April 13, 2008, Hazu, Japan. Meet Shige and Mik-chan, the organizers of the Rock on the Rock Festival in Hazu, a beach resort just outside of Nagoya city. Shige owns a nightclub in Tokyo called The Loft Project, where I am invited to play next on my next tour. Mik-chan produces music events in Nagoya. This is their tenth year producing this festival.
They did this festival with a lot of style. For one thing, all of the musicians and staff were guests in a first class hotel…
…with a view of the ocean from every room and TWO onsen (hot springs spas) downstairs.
I was issued an All Access Pass, so I could go anywhere during the festival..,
…and a festival t-shirt…
…with my name on it as a headliner. Wow!
Here’s the festival schedule. I play in the afternoon on the second day.
Kaorico gave me a gorgeous set of new clothes to wear at the festival…
…and she sold my books and CDs at her booth…
…and what a booth it is…
…complete with driftwood sculpture.
Next booth over from hers is the Slow Turtle (referencing the Slow Life movement) t-shirt booth, owned and produced by her ex-husband and dear friend Haru.
I love Haru’s sign “Welcome to Heaven.” That’s how it felt at the festival that day.
Looking down to the dome stage and the beach from Kaorico and Haru’s booths…
…and the driftwood gate through which festival goers passed to visit the booths.
Behind the booths was a picnic area for staff only, overlooking the ocean, with barbeque grills beside the tables. We were offered trays of vegetables, fish and meats, which we could grill on the barbeque. Kaorico and I made a vegan selection and she grilled it for us. Oishi! (Delicious!)
Down by the dome stage, where I played later, stood two more booths…
…one of which, Paraiso, was a beauty salon that also sold records and books.
The next day at the hotel, owner of Paraiso told me he’s going to carry my records and books in his store!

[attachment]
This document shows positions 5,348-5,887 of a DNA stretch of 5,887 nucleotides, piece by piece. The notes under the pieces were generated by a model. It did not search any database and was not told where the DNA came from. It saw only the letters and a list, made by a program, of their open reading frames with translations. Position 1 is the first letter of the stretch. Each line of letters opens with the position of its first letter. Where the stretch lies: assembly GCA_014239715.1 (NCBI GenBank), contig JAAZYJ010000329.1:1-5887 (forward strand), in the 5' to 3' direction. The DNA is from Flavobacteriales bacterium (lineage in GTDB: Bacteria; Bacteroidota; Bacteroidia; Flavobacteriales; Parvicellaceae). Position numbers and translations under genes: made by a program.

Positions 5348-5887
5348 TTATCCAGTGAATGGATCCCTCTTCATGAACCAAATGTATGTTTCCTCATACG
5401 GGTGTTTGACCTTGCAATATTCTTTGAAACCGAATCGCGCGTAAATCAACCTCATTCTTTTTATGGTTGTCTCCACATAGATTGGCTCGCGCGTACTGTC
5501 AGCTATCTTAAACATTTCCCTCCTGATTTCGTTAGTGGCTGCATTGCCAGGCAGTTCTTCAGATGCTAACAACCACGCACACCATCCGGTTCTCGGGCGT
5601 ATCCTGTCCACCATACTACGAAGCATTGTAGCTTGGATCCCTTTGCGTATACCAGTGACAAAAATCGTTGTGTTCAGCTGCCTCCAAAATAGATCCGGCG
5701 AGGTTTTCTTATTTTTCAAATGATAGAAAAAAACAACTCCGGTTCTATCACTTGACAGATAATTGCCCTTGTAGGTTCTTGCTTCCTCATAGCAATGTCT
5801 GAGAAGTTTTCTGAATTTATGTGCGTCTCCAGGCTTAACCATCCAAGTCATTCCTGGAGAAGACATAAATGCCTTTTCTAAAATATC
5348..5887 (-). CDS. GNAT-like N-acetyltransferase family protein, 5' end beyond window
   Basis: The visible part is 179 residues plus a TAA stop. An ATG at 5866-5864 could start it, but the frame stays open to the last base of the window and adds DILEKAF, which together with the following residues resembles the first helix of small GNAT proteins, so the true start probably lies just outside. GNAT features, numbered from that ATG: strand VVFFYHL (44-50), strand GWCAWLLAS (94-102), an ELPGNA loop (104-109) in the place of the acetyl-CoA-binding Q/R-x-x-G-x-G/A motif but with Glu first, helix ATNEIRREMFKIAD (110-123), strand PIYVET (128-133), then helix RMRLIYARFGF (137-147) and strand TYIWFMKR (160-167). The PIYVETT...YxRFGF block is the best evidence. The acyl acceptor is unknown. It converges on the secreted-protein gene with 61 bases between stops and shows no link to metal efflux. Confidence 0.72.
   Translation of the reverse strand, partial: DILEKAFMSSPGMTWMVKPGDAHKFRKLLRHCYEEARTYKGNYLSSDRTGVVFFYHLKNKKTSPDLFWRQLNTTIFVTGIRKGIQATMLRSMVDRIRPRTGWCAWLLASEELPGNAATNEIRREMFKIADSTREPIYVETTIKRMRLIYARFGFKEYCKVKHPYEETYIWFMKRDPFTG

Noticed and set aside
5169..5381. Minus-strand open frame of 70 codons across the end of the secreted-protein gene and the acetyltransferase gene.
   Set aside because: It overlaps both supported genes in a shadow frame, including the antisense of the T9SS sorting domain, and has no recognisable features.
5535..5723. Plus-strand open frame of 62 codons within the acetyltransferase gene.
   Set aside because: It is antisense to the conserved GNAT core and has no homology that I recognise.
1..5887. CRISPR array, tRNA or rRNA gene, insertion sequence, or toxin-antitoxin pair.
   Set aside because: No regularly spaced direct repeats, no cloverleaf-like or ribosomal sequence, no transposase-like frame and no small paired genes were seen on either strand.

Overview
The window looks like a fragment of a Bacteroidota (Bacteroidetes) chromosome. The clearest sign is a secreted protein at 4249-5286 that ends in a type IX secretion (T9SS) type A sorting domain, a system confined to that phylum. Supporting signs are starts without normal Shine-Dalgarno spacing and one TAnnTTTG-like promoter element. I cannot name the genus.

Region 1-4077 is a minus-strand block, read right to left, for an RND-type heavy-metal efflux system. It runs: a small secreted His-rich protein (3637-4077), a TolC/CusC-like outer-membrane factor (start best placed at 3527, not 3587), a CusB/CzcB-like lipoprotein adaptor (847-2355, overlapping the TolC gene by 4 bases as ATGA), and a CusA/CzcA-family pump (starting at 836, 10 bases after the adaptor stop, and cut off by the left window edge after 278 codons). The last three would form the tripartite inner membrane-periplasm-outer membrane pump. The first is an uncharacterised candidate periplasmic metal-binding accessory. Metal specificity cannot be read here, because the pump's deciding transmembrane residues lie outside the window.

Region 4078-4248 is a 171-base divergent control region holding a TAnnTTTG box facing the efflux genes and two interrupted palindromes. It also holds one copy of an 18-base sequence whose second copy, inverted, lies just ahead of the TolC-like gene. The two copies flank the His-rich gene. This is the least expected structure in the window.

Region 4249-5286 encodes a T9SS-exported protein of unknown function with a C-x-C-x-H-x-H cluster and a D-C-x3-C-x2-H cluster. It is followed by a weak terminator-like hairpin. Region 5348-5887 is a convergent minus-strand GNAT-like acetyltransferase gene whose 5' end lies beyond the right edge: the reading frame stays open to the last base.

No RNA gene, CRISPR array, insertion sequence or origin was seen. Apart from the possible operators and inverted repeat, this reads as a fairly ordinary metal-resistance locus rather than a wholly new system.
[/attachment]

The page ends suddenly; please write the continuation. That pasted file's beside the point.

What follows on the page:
Before my set, I enjoyed listening to an avant-garde piano and drum duo…
…And just before my set, the world music band Tayuta, with their wonderful singer, Hirono.
The audience was dancing wildly to their music.
The day after the festival, I met the members of Tayuta in the hotel lobby and we planned to meet again in Tokyo.
My wonderful translator, Mackie, is the leader of a rural commune based band called the Mountain Rockers.
We kept telling jokes. We had the best time. People said we were like an old married couple.
I couldn’t have wanted a more ideal environment to present my music as that psychedelically decorated dome. I’m playing my Pro Series Traveler Guitar, a great little electric guitar that fits in the overhead compartment.
Of course, I also brought my good old workhorse Guild F45CE, in a sturdy Gator flight case. I need two guitars when I perform, so that I don’t have to bore the audience by re-tuning the guitar every time I change from standard to open tuning.
The next day, Kaorico and I drove back to Hayama, and were blown away by a sunset view of Mount Fuji as we passed the town of Fujikawa (Fuji River).